Overall progress since data collection #1:
down 14.2 lbs
down 5.3% body fat
You’ll notice I didn’t post an October progress report. I’ve hit a little stall on the fitness front, and this is completely normal. For the past year my body has been adjusting – going from strictly cardio workouts, to regular strength training with light cardio in the form of the occasional elliptical session and yoga – and has finally hit a point of pause. I always view a fitness stall (or plateau) as an alert to kick things up a notch, or to pay closer attention to what’s going in my body. The weeks that followed the first progress report on FATboys, my weight stayed the same, went up, a little down, and back up again. I’ve been challenging myself in the gym, and making more of an effort to really focus my yoga sessions.
I decided last week that I would wait until November to produce the next progress report, and that I would cut dairy from my diet. When it comes to dairy and myself, I’d say we have a pretty good relationship, but did notice times of bloating. I’m not lactose intolerant, and something was definitely off when it came to my body and how I felt. Jamie Caporosso was a guest on The Livin’ La Vida Low-Carb Show with Jimmy Moore, and went on about how he wasn’t sure what it was about dairy, but after cutting it from his diet, he saw more results and felt completely refreshed. Maybe my body is reacting negatively to dairy? For the next handful of weeks, I will be cutting dairy, and hopefully the next progress report will not come in stall form.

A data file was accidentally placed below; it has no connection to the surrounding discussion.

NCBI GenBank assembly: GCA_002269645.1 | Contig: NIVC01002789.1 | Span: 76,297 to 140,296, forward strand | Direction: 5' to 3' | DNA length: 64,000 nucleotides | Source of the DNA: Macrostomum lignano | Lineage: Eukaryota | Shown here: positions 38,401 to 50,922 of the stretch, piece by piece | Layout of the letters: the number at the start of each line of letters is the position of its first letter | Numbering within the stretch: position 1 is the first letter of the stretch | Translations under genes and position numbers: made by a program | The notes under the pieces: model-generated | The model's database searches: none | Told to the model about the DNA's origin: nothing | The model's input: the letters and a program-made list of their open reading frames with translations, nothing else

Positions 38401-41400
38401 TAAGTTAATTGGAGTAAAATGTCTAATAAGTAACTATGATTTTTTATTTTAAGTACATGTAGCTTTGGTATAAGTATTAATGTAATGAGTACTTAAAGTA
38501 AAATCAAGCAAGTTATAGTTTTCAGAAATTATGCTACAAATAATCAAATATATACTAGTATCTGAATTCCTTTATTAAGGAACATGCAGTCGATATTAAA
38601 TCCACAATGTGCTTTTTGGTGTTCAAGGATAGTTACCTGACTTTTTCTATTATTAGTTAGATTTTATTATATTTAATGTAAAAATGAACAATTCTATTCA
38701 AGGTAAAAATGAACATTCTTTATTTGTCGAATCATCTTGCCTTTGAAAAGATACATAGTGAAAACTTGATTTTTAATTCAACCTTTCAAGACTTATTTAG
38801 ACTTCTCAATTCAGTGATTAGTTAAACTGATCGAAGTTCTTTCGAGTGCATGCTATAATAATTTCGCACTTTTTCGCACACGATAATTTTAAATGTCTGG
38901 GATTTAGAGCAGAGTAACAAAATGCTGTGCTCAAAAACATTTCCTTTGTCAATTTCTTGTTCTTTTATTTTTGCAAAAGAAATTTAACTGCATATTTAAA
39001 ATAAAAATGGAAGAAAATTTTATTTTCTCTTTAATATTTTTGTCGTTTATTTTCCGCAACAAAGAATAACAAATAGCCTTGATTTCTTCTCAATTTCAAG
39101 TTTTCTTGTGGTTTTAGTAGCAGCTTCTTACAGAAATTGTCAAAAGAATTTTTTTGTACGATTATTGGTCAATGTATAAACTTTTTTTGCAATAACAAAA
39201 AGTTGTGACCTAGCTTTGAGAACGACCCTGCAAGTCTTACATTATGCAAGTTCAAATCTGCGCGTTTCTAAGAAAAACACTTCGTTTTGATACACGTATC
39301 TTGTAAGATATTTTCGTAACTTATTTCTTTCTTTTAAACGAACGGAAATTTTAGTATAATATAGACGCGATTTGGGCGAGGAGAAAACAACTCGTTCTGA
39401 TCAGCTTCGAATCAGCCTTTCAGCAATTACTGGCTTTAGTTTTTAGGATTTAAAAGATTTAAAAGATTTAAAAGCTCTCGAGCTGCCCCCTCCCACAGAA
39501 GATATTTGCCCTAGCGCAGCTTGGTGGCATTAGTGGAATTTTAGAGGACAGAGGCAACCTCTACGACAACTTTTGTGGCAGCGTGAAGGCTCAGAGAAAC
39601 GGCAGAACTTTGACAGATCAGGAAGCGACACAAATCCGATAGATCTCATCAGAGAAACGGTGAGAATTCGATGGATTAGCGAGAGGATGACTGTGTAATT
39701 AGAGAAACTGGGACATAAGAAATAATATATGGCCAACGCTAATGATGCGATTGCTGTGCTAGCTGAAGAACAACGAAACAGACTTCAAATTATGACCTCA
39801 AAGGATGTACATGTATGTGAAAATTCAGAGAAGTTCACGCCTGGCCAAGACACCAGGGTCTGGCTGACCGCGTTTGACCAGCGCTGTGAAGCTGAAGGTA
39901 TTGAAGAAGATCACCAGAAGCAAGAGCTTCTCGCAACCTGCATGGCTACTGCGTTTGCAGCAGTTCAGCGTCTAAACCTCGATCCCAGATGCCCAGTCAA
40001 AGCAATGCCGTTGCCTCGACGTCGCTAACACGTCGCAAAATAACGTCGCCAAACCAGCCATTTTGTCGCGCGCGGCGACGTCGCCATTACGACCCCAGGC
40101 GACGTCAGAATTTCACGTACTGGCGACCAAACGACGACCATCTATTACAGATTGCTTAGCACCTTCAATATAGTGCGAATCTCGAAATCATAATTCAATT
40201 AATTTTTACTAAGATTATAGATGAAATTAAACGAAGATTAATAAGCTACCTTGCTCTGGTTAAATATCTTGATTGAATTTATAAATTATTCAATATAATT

“Dieting can suck, but that’s up to you.” This is the mentality S and I adopted when we began our low-carb journey almost two years ago. We had both played the yo-yoing-weight-fluctuating game over the years, and we decided that counting calories was not enough. Working out was part of our regular routine, so what was the deal? A diet that shocked our system was our sole goal to battle the repetitious plateaus that would taunt us from the scale’s view. Plateaus happen, but something wasn’t quite clicking with the workout and eating schedule we were keeping. What about the factors beyond calories and exercise? What about the food and how it affects our bodies in the long run? My husband, S, mentioned the success he had doing the Atkins diet some years back, and that is how the low-carb curiosity was sparked.